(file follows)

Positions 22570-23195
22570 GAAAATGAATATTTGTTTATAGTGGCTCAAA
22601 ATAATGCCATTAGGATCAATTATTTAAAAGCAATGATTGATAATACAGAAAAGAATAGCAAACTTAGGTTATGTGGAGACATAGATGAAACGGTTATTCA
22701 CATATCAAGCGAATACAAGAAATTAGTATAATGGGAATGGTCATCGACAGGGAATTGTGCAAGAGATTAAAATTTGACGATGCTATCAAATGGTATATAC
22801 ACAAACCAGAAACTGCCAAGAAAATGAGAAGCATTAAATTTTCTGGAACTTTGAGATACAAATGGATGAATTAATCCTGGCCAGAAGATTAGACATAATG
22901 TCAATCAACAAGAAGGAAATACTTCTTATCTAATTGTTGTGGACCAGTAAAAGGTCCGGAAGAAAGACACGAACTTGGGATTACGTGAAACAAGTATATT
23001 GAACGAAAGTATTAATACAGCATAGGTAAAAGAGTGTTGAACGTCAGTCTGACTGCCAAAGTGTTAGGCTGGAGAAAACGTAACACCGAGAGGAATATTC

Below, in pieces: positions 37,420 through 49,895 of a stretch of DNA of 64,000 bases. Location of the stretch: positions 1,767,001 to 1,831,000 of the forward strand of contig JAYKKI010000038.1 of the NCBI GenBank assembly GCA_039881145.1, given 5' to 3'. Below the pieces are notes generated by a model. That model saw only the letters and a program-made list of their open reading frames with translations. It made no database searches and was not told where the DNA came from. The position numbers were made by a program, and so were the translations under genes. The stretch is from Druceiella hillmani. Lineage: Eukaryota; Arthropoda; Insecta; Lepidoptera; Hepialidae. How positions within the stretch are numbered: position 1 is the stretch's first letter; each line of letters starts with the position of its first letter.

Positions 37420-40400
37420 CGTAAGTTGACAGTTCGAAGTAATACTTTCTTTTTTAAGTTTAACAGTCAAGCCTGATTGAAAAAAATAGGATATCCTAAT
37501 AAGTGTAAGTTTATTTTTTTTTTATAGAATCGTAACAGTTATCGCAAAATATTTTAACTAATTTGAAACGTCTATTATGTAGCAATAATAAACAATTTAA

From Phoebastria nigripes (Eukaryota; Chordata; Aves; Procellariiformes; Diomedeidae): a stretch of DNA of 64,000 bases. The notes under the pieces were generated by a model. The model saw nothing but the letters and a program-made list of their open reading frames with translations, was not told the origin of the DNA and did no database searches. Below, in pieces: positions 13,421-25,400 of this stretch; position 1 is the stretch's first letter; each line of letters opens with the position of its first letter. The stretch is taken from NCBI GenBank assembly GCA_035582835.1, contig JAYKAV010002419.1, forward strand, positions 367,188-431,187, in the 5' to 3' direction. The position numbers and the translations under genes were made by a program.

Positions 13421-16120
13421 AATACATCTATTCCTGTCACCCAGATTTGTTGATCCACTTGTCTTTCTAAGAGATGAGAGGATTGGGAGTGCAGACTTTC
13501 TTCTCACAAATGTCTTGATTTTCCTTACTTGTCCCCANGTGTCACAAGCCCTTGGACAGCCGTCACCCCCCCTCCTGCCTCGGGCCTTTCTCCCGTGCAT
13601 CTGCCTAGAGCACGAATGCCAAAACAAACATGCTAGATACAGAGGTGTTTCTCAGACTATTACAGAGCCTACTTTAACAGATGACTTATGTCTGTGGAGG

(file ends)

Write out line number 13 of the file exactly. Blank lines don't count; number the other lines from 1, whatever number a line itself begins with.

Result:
Positions 13421-16120